Alamus watched as the boys were each taking their second turn in the game.  The youngest was now the Shooter and the oldest the Ducker.  The youngest was a terrific shot when everything was quiet, but a noise from the tent distracted him.  He let the arrow go before the Caller had finished saying “ready.”  The arrow hit a rock in front of his brother and skipped at a deathly speed toward his oldest sibling’s chest.  Quickly Alamus pulled out his wand.  A flash emerged and the sound of crackling thunder rang through the air.  The arrow turned into a flower that hit the boy’s sternum with such gentle speed that he caught it before it hit the ground.

At the sound of the crackling the entire camp turned its attention toward the area where the boys were playing.

Sir James scrambled to his feet at the sound and with sword in hand had fumbled a few paces in random directions because his eyes were still foggy from his nap.  He changed course before hitting a tree and his eyes cleared completely just inches before running into Alamus.  The knight stopped when he noticed a wizard in front of him.  He took a step back to establish a fighting distance between him and Alamus then pointed his sword at the bearded sorcerer in front of him.  Alamus didn’t move.  He perceived Sir James’ actions were designed to help the old knight save face.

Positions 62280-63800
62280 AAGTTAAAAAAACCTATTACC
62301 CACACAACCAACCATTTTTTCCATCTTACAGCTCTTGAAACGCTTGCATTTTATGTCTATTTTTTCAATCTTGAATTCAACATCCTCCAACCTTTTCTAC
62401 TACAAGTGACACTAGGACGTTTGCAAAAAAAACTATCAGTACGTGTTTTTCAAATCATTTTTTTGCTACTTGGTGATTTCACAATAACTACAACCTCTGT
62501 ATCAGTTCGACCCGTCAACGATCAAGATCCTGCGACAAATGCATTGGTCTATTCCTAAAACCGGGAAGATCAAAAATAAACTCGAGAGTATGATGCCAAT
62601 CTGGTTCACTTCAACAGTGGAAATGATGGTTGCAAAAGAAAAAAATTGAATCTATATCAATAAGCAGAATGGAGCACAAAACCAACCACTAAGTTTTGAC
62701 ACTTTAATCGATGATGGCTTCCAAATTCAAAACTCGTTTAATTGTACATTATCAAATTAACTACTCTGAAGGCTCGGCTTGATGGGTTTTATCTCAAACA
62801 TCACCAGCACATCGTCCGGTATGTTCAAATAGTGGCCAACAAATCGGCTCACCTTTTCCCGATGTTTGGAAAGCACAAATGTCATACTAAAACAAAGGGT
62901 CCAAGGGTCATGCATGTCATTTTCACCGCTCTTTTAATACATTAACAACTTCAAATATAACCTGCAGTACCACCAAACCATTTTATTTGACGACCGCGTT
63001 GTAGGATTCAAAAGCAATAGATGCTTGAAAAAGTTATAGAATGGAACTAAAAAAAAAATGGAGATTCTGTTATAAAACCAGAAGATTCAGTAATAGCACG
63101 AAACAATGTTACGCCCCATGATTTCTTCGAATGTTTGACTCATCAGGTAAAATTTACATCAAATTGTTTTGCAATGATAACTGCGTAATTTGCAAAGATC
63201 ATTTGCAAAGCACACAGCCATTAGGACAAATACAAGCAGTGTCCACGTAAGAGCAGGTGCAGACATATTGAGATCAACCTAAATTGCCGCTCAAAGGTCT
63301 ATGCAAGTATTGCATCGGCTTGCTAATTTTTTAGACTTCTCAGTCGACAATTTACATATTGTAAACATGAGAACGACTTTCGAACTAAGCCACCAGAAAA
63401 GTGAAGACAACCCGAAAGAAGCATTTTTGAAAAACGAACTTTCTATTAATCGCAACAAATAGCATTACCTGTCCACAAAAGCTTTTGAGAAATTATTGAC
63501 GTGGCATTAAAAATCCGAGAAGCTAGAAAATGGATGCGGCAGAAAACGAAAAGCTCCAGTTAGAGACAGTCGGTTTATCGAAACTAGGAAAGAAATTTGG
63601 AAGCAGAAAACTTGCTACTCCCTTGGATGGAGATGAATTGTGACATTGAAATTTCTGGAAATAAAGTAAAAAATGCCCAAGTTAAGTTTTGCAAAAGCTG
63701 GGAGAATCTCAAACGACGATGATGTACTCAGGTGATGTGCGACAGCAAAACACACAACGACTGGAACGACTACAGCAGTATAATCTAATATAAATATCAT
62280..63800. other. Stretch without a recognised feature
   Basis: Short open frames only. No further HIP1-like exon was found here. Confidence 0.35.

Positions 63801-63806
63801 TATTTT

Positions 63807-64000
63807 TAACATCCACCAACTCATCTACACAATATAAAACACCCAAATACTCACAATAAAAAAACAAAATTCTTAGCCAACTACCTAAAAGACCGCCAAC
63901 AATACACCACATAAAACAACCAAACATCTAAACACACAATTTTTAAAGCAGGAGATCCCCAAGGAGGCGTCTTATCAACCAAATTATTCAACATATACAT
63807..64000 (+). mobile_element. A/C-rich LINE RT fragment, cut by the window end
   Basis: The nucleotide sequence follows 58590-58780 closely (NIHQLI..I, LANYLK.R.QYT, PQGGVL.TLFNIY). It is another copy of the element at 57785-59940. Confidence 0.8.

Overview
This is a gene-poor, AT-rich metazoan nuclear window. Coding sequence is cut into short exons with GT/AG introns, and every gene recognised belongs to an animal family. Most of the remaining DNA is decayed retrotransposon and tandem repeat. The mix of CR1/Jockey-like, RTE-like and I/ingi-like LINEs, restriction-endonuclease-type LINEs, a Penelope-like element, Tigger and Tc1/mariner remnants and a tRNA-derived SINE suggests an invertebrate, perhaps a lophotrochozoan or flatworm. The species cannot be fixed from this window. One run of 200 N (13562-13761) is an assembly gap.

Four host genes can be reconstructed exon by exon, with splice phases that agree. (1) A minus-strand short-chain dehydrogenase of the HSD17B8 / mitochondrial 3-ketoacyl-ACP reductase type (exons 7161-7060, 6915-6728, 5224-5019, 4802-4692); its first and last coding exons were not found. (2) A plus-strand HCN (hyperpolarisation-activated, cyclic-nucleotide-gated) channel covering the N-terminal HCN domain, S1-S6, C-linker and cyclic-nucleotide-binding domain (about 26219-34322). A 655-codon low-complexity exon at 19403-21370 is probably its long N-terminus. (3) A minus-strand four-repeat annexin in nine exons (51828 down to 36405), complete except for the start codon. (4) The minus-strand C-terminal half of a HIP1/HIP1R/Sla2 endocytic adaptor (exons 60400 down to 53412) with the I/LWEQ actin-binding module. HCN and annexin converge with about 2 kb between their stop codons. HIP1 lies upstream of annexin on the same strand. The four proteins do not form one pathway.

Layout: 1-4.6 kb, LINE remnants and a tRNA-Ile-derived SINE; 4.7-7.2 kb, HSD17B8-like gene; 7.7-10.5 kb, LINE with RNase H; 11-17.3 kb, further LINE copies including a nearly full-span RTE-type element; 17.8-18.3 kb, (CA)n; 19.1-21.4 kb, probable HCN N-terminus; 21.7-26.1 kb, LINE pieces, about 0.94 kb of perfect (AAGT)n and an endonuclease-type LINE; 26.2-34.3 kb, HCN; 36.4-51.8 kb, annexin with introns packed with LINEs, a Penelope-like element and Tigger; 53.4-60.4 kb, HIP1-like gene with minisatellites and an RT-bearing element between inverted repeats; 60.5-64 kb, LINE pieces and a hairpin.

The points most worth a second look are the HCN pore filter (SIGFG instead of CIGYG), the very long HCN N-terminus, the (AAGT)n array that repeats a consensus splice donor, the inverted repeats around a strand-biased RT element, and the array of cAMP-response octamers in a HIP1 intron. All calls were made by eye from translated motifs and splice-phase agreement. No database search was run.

“SIR!”  He challenged Alamus.  “What business have you in our camp?  Are you a friend or foe?”

“Good knight, the crest on the tent is the mark of King Hans van Odenwald to whom and his house I have always been a friend for I was there when Arthur made him a king.”

Sir James immediately sheathed his sword and offered out a hand of friendship.

Sir James Leavelle was known to have fought with Arthur at the battle of Mabonigon.  It wasn’t a great claim to fame.  Nearly every knight at the time fought in the battle making it a rather normal thing.  It was one of those things where if you weren’t there it was because you weren’t born yet.  It was the only story Sir James ever told.  Really it was the only story he told.  You could imagine that the first year it was the story everyone told.  After five years people began to expect knights to have done at least one more deed worth talking about.  Not so for Sir James.  After ten years the story of the battle of Mabonigon should have been just one among any number of stories knights could tell.  Not so for Sir James.